Mr. Craig was a light for me in an otherwise very dark world. He gave me hope to keep pressing forward in my life. He provided me with office skills, and gave me a reference for an after school office job. I knew that if I worked hard in his class that I would be able to move out of my home upon graduation and become self supporting. The skills I learned in his class were my ticket to freedom.   I was able to move out shortly after graduation and live independently.

About 25 years after graduation I ran into Mr. Craig at the hospital cafeteria where I work. I was touched that he still remembered me and he told me once again that “You are still the fastest typist I ever had”. He remembered me again at his retirement party a few years ago. Mr. Craig’s retirement party was filled with 47 years of students spanning the generations – people dressed professionally, in grunge, multiple ethnicities and backgrounds– each to honor a teacher who valued each of them individually and called out their gifting.

His example makes me want to be a person of encouragement – to call out the potential of others – to help them see the good that they may not see in themselves—to be a support and a positive influence – to leave light and hope.

Thanks Mr. Craig for the example you left for me to follow.

 

 

 

 

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Questions to Ponder

question-markNot too long ago, I read a book called The Divine Conspiracy by Dallas Willard, a well-known philosopher (recently deceased), from the University of Southern California.   Like most philosophers, his writings are rich with the compelling questions of life.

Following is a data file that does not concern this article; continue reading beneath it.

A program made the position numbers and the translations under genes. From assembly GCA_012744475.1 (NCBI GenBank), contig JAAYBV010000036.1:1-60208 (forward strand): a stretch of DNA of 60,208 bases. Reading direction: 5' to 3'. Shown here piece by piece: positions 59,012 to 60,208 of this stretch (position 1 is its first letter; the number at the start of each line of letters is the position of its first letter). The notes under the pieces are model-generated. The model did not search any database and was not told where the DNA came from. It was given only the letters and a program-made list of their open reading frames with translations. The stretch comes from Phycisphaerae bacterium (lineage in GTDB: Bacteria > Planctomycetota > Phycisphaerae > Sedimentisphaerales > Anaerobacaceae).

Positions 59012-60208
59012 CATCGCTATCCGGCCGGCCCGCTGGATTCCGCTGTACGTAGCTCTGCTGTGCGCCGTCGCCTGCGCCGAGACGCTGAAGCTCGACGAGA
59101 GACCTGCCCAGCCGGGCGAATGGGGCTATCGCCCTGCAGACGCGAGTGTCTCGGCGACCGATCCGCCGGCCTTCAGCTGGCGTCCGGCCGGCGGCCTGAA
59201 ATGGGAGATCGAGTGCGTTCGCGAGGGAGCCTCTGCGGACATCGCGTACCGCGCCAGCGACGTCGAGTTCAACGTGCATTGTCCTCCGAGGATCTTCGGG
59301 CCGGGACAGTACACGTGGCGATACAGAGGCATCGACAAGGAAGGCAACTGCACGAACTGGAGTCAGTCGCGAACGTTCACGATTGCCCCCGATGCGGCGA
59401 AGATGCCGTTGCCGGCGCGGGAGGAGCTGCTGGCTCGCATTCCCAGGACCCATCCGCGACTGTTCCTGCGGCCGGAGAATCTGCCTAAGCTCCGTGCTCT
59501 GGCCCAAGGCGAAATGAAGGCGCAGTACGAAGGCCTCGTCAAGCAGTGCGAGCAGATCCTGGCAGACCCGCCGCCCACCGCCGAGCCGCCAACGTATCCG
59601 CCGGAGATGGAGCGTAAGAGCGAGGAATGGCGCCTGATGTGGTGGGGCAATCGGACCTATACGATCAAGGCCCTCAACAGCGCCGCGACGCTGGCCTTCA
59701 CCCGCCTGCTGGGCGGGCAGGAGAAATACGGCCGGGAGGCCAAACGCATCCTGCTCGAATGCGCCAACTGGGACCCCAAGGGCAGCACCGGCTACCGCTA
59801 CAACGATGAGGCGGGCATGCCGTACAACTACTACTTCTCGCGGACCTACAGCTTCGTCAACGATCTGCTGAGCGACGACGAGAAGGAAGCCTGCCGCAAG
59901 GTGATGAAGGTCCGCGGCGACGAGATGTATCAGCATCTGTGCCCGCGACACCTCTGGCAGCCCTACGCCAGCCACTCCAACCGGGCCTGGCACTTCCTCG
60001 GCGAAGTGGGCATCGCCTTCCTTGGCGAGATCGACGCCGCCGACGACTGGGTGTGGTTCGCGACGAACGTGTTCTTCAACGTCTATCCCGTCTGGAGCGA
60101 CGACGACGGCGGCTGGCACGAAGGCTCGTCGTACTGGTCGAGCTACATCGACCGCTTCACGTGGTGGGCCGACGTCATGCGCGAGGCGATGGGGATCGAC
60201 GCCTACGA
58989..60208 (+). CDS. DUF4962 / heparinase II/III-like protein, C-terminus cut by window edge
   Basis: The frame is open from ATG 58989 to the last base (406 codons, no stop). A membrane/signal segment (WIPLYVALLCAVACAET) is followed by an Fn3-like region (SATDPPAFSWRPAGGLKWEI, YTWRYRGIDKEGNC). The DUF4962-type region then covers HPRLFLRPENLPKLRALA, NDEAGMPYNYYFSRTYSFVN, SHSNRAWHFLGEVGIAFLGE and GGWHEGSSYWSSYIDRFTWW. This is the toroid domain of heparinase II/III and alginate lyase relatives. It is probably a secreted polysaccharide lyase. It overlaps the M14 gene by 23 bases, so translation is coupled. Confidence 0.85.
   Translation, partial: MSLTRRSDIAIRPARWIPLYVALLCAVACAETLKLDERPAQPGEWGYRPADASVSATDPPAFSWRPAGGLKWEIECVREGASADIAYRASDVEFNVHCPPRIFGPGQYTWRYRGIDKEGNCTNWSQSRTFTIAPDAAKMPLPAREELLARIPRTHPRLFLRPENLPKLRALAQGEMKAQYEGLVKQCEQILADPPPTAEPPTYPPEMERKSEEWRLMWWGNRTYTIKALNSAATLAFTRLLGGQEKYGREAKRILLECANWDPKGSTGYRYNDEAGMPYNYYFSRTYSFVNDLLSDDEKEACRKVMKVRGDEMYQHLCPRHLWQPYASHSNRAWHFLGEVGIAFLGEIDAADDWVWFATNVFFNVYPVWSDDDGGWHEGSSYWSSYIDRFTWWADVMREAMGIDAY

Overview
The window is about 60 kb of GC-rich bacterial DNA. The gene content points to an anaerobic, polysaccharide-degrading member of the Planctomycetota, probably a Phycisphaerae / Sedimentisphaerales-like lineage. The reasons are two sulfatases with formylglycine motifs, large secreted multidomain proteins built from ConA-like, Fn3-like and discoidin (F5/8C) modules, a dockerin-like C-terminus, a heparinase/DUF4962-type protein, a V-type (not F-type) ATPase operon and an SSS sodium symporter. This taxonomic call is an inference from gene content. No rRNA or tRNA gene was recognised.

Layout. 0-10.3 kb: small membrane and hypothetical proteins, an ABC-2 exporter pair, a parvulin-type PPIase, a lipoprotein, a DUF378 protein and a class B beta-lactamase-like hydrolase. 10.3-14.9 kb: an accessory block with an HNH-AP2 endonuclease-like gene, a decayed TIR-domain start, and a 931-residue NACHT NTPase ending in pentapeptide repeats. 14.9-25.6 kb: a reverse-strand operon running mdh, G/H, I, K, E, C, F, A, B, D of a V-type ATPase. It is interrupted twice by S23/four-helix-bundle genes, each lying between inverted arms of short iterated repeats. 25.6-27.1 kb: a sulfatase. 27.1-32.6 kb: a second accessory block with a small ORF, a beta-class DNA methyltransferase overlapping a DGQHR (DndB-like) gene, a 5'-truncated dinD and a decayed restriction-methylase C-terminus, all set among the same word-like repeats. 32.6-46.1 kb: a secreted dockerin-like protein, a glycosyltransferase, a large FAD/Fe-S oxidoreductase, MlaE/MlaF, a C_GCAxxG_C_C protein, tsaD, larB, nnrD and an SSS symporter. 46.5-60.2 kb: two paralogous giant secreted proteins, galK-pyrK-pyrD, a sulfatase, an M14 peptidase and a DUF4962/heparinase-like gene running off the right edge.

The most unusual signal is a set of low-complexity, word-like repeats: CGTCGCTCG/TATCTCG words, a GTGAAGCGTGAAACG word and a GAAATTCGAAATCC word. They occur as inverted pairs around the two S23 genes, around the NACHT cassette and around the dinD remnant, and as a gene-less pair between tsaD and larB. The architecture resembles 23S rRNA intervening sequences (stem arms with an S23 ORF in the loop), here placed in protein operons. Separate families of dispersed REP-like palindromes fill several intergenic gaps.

In this book,  Willard posed at least 5 questions which have captivated me for months. These questions are:

 

What is reality?

Who is well off?

What is the good life?

Who is a really good person?

How do you become a really good person?

 

I suspect that there are as many answers to these questions as there are individuals in this world. If you are like me, my answers now would be very different from 10 years ago, and will differ again in another 10 years.

I believe, though, that how I answer these questions—what I value and hold dear to my heart either consciously or unconsciously will guide my steps and my life.

 

I am choosing to not even attempt to answer these questions in this blog – I ponder over them regularly, and have some thoughts on them, but instead I leave them as a gift for you. May these questions capture your soul (mind, heart, and emotions).

 

 

 

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LIVING IN THE MOMENT

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I was recently watching one of those feel good Christmas movies on Netflix (at least I suspected the ending would be a feel good ending, based on other Christmas movies I had watched previously)     But…..I just couldn’t wait to see the ending and so I fast forwarded through the movie to see the ending. It did end positively, but it also fell a little flat on me.  So I proceeded to go back and watch the part of the movie I had skipped through earlier.

My family and others that know me will tell you that I have a habit of doing this…..looking to the ending of books before I have completed them, OR  wanting to hear the plot and ending of movies before I actually see the movies.  I am impatient – I have difficulty waiting for things to unfold, and sitting in tension, and in the twists and turns of the movies or books.